As the curtain closes on her hit HBO show, the multi-hyphenate is setting the stage for the next phase of her career.
What began as a conversation between two friends at a dinner party in Los Angeles took shape in the form of a press conference at the St. Regis Hotel in Manhattan. Leslie Moonves, then chairman and CEO of the CBS Corporation, and Barry Meyer, then CEO and chairman of Time Warner, stepped from behind the curtain and announced the news: They were merging. A select group of top-performing shows on UPN, owned by CBS Corp, and the WB, owned by Time Warner, would be moved over to the new network's lineup and reach an even larger audience-base of young adults. The two television networks were a home to a slew of Black television programs, including shows that featured long-lost twin sisters who reunited after being separated at birth, a boy sent away by his mother to live in Bel Air with his uncle, and a group of four female friends navigating life as 30-somethings in Los Angeles. In September 2006, the UPN and WB officially shuttered. And so the "golden age of Black television" came to a close.
Though the entertainment and media industries are no strangers to hyperbole, the "golden age" tag had been used before in the 1970s, when Sanford and Son, Good Times, and The Jeffersons ruled the ratings charts. It was also thrown around during the 1980s when The Huxtables were the most-watched family on television. But something different happened with the Black television shows of the 1990s and the early aughts—the shows disappeared and the ones that filled their time slots rarely had Black leads—if they had any Black characters at all. As writer Hannah Giorgis explores at length in the October cover story for The Atlantic, the once rich and diverse television landscape seemingly disappeared overnight; Black creatives were shut out of writers' rooms, their stories left off-screen.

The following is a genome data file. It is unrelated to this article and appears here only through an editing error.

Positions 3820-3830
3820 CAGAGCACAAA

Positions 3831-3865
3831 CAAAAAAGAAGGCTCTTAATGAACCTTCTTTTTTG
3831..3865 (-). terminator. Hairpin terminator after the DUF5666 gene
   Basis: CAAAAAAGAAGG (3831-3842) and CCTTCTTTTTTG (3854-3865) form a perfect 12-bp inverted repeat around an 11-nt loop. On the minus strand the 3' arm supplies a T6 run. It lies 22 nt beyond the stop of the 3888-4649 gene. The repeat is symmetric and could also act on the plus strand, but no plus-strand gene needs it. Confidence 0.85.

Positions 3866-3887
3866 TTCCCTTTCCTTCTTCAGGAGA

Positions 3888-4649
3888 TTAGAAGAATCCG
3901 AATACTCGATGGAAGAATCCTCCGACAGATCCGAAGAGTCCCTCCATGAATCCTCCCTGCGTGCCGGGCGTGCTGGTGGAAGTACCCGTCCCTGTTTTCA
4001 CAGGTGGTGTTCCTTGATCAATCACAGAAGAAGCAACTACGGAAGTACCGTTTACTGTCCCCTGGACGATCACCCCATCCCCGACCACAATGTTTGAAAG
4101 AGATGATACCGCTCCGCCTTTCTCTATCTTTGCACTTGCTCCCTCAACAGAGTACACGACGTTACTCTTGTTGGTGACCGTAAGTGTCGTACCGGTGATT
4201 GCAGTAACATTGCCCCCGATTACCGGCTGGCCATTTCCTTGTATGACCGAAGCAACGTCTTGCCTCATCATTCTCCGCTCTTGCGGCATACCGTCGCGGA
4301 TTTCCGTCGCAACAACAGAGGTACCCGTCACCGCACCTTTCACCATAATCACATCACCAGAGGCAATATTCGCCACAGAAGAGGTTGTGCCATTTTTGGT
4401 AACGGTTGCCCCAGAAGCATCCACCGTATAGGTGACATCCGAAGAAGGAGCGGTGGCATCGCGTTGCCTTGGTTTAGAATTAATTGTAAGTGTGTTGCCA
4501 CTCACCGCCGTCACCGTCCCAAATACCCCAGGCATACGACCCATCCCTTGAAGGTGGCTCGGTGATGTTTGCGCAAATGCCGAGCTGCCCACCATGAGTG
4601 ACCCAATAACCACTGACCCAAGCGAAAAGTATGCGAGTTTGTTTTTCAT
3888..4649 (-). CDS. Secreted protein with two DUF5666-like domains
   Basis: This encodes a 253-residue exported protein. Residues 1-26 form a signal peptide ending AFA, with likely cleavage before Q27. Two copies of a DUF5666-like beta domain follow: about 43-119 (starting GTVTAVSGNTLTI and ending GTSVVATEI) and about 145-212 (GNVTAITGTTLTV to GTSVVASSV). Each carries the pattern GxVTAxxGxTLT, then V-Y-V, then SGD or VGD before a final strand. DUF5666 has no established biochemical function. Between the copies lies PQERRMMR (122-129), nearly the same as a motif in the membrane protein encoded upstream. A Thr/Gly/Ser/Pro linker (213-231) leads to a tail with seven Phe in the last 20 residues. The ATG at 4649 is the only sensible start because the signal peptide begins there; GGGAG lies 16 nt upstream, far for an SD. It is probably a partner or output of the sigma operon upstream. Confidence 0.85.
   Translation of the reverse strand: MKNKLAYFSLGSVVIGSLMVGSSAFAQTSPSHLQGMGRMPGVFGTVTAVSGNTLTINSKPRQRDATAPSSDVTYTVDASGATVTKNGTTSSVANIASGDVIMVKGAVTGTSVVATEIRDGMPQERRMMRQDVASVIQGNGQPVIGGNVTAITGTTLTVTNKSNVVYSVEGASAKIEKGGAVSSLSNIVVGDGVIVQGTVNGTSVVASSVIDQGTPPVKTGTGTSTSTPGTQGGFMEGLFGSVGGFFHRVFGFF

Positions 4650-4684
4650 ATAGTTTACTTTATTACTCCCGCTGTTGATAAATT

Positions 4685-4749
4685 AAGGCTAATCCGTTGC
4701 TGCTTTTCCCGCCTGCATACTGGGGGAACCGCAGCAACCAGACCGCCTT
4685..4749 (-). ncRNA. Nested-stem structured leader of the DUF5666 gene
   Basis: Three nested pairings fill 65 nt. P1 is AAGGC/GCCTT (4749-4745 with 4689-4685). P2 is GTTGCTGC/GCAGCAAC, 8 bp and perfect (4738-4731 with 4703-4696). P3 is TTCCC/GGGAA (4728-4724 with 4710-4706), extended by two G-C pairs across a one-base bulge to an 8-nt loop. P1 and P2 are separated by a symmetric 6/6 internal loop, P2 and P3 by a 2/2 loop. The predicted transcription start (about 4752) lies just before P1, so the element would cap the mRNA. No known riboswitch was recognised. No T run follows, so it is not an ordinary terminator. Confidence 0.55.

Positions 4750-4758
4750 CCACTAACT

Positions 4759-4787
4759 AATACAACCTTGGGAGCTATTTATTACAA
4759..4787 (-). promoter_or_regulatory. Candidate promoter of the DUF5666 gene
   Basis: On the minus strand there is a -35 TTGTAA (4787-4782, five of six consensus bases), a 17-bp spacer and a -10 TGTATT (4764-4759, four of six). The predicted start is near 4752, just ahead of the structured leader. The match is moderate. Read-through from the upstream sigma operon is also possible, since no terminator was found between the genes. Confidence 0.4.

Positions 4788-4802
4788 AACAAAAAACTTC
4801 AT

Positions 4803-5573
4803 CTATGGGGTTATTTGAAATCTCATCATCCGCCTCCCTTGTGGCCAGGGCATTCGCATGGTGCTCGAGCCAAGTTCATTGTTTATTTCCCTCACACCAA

Cable television, the Shonda Rimes cinematic universe, and streaming services have helped usher in yet another golden age of Black television with HBO's Insecure heralded as one of the marquee shows of its time. The show, which follows two Black women attempting to find their way in L.A., is currently airing its fifth and final season. It has received 11 Emmy nominations since its premiere in 2016. The creator and star of the show, Issa Rae, is Emmy-nominated, Golden Globe-nominated; she recently signed a $40 million, five-year deal with WarnerMedia, and she currently has projects in the works at Netflix, Lionsgate, Sony, and Universal. But Rae is acutely aware of how quickly the tides can shift; that two men you've never met could make a decision at a party that impacts which projects are greenlit and what talent controls them.